WASHINGTON – Secretary of the Interior Dirk Kempthorne planted a blight-resistant American chestnut tree in the nation’s capital today, pledging to work with state and local governments and private restoration groups to help return this fabled natural icon to American landscapes.
“In planting this tree, we are planting the hope and making a commitment that this noble hardwood will be restored to the American landscape and its vital ecological role in our nation’s forests,” Kempthorne said. “With our partners from the American Chestnut Foundation and the mining industry, we are working to help return this natural icon to Appalachia by planting it on reclaimed surface mine lands.”
Once dominant in eastern forests, mature American chestnut trees, Castanea dentate, stood 100 feet tall and were five feet in diameter. They accounted for a quarter of the trees from Maine to Florida and west into the Ohio Valley. However, the species was nearly exterminated by blight in one of the greatest ecological disasters in North American history. By 1950, the pathogen had killed about 3.5 billion of the trees.
“At breeding orchards in Virginia and at Penn State University, the American Chestnut Foundation’s scientists have taken Chinese chestnut trees, which are resistant to the blight, and bred them with their American cousins over several generations,” said Marshal T. Case, President and CEO of the Foundation. “The most recent generations of hybrids have nearly 95 percent of the American chestnut’s genes, combined with the blight resistance of the Chinese chestnut. After 25 years of effort, we are producing seeds and seedlings to replant across the American landscape.”
“The coal fields of Appalachia match up almost perfectly with what once was the natural range of the American chestnut,” Kempthorne explained. “And we have discovered that chestnuts grow twice as fast on the loosely packed soils commonly found on reclamation sites.” Because reclaimed mine sites in Appalachia are surrounded by forests, wildlife will spread the American chestnut seeds from reclaimed areas to neighboring forests, allowing nature to repopulate the Alleghenies with the American chestnut.
Interior’s Office of Surface Mining Reclamation and Enforcement (OSM) works with the American Chestnut Foundation, states, tribes, industry and environmental groups to encourage the repopulation of Chestnut trees at coal mines that were reclaimed under the agency’s oversight. These partnerships have planted more than 3,000 pure and hybrid American chestnut trees on surface mines in all seven Appalachian coal states.
OSM coordinates its American Chestnut restoration efforts through its Appalachian Regional Reforestation Initiative, a 237-member partnership committed to using the best science and the best techniques to restore forests on reclaimed mine lands. The Initiative has the infrastructure and organization to locate mine sites as vectors of dispersal where sizable plantations can be established. OSM also provided funding in 2006 and 2007 to reforestation researchers at the University of Kentucky, Virginia Tech, and Ohio University to find better ways to plant American chestnuts on reclaimed mine lands.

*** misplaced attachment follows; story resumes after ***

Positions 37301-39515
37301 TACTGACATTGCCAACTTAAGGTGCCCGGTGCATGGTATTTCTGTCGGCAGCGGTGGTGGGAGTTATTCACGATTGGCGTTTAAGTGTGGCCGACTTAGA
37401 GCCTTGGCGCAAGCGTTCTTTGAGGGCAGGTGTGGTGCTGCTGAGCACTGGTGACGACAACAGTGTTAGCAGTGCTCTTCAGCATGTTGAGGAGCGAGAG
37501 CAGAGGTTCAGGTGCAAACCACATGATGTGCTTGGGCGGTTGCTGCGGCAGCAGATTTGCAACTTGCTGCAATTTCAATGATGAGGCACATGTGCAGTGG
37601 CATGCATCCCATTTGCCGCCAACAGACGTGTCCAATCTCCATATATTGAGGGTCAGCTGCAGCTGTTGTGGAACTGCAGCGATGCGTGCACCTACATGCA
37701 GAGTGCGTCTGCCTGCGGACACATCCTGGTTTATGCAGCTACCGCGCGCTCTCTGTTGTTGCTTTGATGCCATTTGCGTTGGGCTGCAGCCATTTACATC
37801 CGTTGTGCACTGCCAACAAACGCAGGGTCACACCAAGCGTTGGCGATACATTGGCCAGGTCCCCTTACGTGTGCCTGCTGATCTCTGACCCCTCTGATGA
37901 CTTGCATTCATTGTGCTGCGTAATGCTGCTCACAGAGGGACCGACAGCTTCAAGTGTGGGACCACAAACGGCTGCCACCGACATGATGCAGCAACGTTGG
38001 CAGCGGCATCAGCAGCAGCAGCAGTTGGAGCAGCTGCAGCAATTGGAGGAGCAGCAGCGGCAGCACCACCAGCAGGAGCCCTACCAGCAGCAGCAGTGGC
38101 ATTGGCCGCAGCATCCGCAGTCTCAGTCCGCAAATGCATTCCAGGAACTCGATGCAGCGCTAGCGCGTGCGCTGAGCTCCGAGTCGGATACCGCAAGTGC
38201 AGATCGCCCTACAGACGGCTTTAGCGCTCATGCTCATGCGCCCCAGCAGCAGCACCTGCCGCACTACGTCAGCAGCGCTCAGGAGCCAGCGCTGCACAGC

The tree planting ceremony outside the South Interior Building marked the 30th anniversary of the Surface Mining Control and Reclamation Act, which Kempthorne called one of the most successful environmental programs in American history. Also participating in the event were Kraig Naasz, President and CEO of the National Mining Association; Stephen Allred, Interior’s Assistant Secretary for Land and Minerals Management; and Brent Wahlquist, Appalachian Region Director for Interior’s Office of Surface Mining Reclamation and Enforcement.
Kempthorne noted that under the Surface Mining Act, OSM, states, tribes and private landowners reclaim lands disturbed by the mining activities needed to provide energy to run American homes and businesses. Since 1977 the coal industry has mined about 29 billion tons of coal under the Act, about 90 percent of that generating electrical power.
“During that same time, the industry has successfully reclaimed more than 2.2 million acres of mined lands,” Kempthorne said. “At many mines, the reclamation work has far exceeded all state and federal regulations. In addition, states and tribes have reclaimed nearly 240,000 acres of high-priority mine lands abandoned before 1977.” Though the Act is a federal law, states and tribes have taken the lead in regulating 97 percent of coal mines and reclaiming abandoned mine lands. The law exemplifies how the federal government can work with states and tribes to restore and conserve landscapes.
The American chestnut tree’s straight grain, light weight and natural resistance to decay and insects, as well as its beauty and strength, made it a favorite for construction and furniture making from America’s colonial days. The trees were also important to wildlife: deer, birds and livestock feasted on the plentiful chestnuts. Rural communities gathered the nuts for sale to urban centers. The tree is immortalized in Henry Wadsworth Longfellow’s poem “Under the spreading chestnut tree, the village smithy stands.”
More information and downloadable images from today’s event are available at http://www.doi.gov/issues/chestnut.html